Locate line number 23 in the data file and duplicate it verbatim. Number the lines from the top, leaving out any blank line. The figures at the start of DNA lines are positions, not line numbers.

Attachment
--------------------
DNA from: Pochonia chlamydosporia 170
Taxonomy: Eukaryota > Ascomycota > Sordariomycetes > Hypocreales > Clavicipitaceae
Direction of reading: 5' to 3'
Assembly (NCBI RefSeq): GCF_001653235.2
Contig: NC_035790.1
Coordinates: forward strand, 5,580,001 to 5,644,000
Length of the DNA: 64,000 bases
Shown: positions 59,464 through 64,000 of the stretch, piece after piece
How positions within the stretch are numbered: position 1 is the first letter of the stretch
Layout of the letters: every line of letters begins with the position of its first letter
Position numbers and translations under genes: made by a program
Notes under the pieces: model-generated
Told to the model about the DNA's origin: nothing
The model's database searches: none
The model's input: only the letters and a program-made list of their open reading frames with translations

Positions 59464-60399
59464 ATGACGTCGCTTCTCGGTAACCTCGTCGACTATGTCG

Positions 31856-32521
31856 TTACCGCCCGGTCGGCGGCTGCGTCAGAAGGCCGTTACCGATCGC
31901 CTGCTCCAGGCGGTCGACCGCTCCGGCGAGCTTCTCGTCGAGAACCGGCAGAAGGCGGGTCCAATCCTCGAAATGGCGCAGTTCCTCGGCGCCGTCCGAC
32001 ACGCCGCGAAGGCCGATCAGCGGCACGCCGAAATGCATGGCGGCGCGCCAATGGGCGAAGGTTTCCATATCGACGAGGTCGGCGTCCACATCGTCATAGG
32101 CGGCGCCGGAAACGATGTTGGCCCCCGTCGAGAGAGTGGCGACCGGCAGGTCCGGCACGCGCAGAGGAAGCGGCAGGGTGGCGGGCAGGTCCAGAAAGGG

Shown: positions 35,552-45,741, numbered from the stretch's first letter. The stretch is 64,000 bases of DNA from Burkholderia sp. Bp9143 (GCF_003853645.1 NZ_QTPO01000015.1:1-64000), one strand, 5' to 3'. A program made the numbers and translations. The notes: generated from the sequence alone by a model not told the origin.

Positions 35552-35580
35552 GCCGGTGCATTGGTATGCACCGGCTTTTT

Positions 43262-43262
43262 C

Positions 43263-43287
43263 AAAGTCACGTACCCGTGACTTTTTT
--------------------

Shown: positions 35,552-45,741, numbered from the stretch's first letter. The stretch is 64,000 bases of DNA from Burkholderia sp. Bp9143 (GCF_003853645.1 NZ_QTPO01000015.1:1-64000), one strand, 5' to 3'. A program made the numbers and translations. The notes: generated from the sequence alone by a model not told the origin.